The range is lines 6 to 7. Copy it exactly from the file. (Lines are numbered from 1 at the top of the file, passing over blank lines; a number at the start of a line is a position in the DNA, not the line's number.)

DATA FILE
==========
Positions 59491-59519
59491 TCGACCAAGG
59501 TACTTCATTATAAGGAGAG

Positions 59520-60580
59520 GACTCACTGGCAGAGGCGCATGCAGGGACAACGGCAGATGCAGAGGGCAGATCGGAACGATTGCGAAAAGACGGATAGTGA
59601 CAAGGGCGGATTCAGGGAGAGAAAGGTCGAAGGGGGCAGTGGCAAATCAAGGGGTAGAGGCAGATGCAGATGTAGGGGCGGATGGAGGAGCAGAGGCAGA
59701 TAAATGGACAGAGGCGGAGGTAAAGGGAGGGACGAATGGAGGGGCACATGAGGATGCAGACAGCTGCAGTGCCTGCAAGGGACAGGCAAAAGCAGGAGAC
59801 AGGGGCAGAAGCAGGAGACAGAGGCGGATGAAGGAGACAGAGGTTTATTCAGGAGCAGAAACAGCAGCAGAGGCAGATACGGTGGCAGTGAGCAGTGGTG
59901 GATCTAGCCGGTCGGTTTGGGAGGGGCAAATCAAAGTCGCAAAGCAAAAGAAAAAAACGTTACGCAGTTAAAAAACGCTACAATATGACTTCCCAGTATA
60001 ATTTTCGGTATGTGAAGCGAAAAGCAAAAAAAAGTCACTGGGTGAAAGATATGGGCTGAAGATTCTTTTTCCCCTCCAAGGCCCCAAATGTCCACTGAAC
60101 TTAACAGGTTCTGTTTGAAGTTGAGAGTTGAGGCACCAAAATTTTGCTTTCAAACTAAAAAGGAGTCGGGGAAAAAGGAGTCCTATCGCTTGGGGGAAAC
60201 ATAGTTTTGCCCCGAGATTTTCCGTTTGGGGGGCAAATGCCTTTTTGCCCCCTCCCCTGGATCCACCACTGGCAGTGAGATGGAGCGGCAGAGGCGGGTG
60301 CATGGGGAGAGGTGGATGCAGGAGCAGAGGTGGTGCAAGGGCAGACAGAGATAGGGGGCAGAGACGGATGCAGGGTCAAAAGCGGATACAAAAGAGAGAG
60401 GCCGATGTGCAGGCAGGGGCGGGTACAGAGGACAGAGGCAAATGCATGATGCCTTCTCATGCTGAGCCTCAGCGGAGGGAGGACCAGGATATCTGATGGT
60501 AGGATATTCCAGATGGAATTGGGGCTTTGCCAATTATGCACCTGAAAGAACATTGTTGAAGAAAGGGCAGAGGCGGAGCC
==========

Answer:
59601 CAAGGGCGGATTCAGGGAGAGAAAGGTCGAAGGGGGCAGTGGCAAATCAAGGGGTAGAGGCAGATGCAGATGTAGGGGCGGATGGAGGAGCAGAGGCAGA
59701 TAAATGGACAGAGGCGGAGGTAAAGGGAGGGACGAATGGAGGGGCACATGAGGATGCAGACAGCTGCAGTGCCTGCAAGGGACAGGCAAAAGCAGGAGAC